Forgot to mention at the end, that every number in this interval (except for 0) can both be written with infinite ones or infinite zeroes. Since every number has this property, we can then prove surjectivity.

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I'd like to disprove that: $|X|=\aleph_{0}$, By proving that $|X|=2^{\aleph_{0}}$.

For every $A\in X\to A\in P(\mathbb{N})$,then $X\subseteq P(\mathbb{N})\to|X|\leq|P(\mathbb{N})|=2^{\aleph_{0}}$.

Now I'd like to prove that there exists a set, $K$,

such that $|K|=2^{\aleph_{0}}$, and $K \subseteq X$, which will finish the proof.

Suppose by contradiction that there exists no set $K$ as described,

such that: $K\subseteq X$.

Now, let $A=2\mathbb{N}$, then $A^{c}=\mathbb{N}\setminus2\mathbb{N}=\mathbb{N}_{odd}$,

and $|A^{c}|=|\mathbb{N}_{odd}|=\aleph_{0}\to A\in X$.

Notice that for every set $i$, $\alpha_{i}\subseteq2\mathbb{N}:$ $\mathbb{N}_{odd}\subseteq\alpha_{i}^{c}\subseteq\mathbb{N}\to|\alpha_{i}^{c}|=\aleph_{0}$,

therefore for every $i$ and for every $\alpha_{i}$ as descirbed, $\alpha_{i}\in X $.

the collection of all $\alpha_{i}$ exists: $\{\alpha \vert\ \alpha \subseteq2\mathbb{N}\}$,hence

$P(2\mathbb{N})=\{\alpha\vert\ \alpha \subseteq2\mathbb{N}\}$

hence $P(2\mathbb{N})\subseteq X\to \ 2^{\aleph_{0}}=|P(2\mathbb{N})|\leq|X|$

and this contradicts the assumption,

that there exists no $K\subseteq X:|K|=2^{\aleph_{0}}$.

by Cantor Bernstein we get that $|X|=2^{\aleph_{0}}$.

therefore for every $\alpha \subseteq P(2\mathbb{N}), \alpha \subseteq K$,

hence $P(2\mathbb{N}) \subseteq K \to |P(2\mathbb{N})| \leq |K|$, by using Cantor Bernstein theorem we conclude that $|K| = \aleph$.

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  • $\begingroup$ $|P(\mathbb N)| =\aleph$ is either wrong or really bad notation, depending on what the definition of $\aleph$ is. $\endgroup$ – spaceisdarkgreen Aug 14 '19 at 0:33
  • $\begingroup$ Ok, the latter then. $\endgroup$ – spaceisdarkgreen Aug 14 '19 at 13:19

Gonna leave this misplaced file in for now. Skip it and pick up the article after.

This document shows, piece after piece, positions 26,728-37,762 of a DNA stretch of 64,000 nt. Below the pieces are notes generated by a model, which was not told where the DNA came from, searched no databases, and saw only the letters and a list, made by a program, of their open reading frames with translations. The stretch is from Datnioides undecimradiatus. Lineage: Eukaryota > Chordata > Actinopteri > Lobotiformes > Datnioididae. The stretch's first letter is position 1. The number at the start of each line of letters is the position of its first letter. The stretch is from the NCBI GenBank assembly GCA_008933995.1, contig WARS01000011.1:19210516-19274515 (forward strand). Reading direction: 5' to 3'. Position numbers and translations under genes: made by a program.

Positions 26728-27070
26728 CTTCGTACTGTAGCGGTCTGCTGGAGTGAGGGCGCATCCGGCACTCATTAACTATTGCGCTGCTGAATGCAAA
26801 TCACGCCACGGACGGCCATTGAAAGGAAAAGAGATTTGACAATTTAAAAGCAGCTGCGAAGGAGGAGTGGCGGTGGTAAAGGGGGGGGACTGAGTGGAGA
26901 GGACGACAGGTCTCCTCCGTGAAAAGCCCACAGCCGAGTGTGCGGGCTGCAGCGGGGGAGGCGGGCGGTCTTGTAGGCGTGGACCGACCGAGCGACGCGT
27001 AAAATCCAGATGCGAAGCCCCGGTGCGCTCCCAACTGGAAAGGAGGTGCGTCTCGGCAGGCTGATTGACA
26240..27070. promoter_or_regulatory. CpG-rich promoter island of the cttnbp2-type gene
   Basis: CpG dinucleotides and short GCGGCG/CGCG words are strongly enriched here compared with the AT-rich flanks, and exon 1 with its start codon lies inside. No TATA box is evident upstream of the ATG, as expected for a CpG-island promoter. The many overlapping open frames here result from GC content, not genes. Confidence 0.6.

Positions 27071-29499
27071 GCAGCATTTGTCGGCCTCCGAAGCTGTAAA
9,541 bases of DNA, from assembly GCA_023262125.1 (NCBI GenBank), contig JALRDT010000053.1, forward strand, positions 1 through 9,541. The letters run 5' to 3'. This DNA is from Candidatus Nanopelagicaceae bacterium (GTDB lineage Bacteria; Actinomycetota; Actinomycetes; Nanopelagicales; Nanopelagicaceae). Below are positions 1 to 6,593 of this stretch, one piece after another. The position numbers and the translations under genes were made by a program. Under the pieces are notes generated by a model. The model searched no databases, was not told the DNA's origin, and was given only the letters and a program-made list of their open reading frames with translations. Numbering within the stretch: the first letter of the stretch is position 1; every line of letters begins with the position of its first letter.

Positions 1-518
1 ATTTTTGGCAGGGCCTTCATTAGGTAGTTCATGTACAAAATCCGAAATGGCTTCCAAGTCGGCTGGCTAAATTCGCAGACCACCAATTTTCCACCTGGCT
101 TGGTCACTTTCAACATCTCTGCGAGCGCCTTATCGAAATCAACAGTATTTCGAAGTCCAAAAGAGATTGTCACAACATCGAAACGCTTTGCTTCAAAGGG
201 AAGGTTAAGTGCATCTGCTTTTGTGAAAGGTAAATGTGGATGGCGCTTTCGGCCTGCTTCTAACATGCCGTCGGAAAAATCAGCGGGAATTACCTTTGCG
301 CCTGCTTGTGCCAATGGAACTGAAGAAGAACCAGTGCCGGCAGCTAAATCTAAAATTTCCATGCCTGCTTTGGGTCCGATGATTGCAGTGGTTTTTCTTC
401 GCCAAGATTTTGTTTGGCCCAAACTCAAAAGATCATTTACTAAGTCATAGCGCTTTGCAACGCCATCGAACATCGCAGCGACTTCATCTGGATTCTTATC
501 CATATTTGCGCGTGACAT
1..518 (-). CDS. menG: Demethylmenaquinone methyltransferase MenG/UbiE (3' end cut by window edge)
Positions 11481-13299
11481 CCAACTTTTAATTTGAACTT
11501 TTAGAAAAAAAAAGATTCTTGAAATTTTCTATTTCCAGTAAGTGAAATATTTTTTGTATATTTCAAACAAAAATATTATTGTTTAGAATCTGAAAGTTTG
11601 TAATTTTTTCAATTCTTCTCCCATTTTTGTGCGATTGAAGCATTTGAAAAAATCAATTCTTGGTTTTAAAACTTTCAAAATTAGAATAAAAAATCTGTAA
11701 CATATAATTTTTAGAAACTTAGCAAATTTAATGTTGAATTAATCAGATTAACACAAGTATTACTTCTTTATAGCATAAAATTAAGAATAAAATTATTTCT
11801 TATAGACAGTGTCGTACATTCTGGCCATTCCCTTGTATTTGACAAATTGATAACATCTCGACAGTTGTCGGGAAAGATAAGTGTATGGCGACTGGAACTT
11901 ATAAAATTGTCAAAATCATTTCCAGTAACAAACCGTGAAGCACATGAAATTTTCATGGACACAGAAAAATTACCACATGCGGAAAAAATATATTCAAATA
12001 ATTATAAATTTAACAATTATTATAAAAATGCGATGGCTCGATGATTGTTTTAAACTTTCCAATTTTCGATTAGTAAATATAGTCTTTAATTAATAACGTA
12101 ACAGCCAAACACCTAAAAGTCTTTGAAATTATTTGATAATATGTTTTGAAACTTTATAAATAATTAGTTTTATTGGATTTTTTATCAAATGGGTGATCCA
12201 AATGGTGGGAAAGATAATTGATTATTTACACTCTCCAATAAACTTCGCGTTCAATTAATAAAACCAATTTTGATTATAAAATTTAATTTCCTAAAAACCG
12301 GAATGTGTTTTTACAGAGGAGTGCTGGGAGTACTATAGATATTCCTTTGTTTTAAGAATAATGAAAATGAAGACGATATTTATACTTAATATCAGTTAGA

• $\begingroup$ @spaceisdarkgreen I mean of course $\aleph = 2^{{\aleph}_{0}}$ $\endgroup$ – Jneven Aug 14 '19 at 14:21
  • $\begingroup$ @Jneven That's not a standard notation, though. $\endgroup$ – Noah Schweber Aug 17 '19 at 15:22
  • $\begingroup$ @NoahSchweber I agree. therefore Decided to change it. $\endgroup$ – Jneven Aug 17 '19 at 15:48
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Alternatively, here's a different argument.

Let $X=\{A\subseteq\mathbb N:A^c\text{ is countably infinite}\}$, the cocountably infinite subsets of $\mathbb N$. What is this exactly? Well every subset of $\mathbb N$ has a finite complement (so is cofinite) or has a countably infinite complement (so is cocountably infinite), so $X$ is really $\mathcal P(\mathbb N)\setminus\operatorname{Cofin}_{\mathbb N}$.

Next, how big is $\operatorname{Cofin}_{\mathbb N}$? $\mathcal P_{\text{fin}}(\mathbb N)$ is countably infinite and there's a clear bijection from it to $\operatorname{Cofin}_{\mathbb N}$, so $\operatorname{Cofin}_{\mathbb N}$ is countably infinite as well. Hence $X=\mathcal P(\mathbb N)\setminus\operatorname{Cofin}_{\mathbb N}$ is uncountable.

But we're not done yet! How do we know $X$ doesn't have some cardinality strictly between $\mathbb N$ and $\mathcal P(\mathbb N)?$


For a bijection showing $\lvert X|=\lvert\mathcal P(\mathbb N)\rvert$, partition $X$ into $\mathcal P_{\text{fin}}(\mathbb N)\cup Y$ where $Y$ is the set of countably infinite, cococountably infinite subsets of $\mathbb N$.

Next, we match this with $\mathcal P(\mathbb N)=\mathcal P_{\text{fin}}(\mathbb N)\cup\operatorname{Cofin}_{\mathbb N}\cup Y$. Map $Y$ to $Y$, biject $\mathcal P_{\text{fin}}(\mathbb N)$ to $\mathcal P_{\text{fin}}(\mathbb N)\cup\operatorname{Cofin}_{\mathbb N}$ and we're done.

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  • $\begingroup$ I'm not sure what you mean. $A^c$ is $\mathbb N\setminus A$, that's it. $\endgroup$ – user524154 Aug 18 '19 at 20:52
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take $A=\{1,2,3,4\}$

$A^c$={$\mathbb N$ $\setminus ${1,2,3,4}} $

$|A^c|=\aleph_0$ is $|\mathbb N $ $\setminus$ $A^c|$ = $\aleph_0$ ?

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  • $\begingroup$ You are misunderstanding the question; this does not actually address the problem at hand (and your second line has a left bracket that is never closed...) $\endgroup$ – Arturo Magidin Aug 13 '19 at 15:43
  • $\begingroup$ "You are misunderstanding the question"- yes, you probably right. $\endgroup$ – cisco_guy Aug 13 '19 at 18:39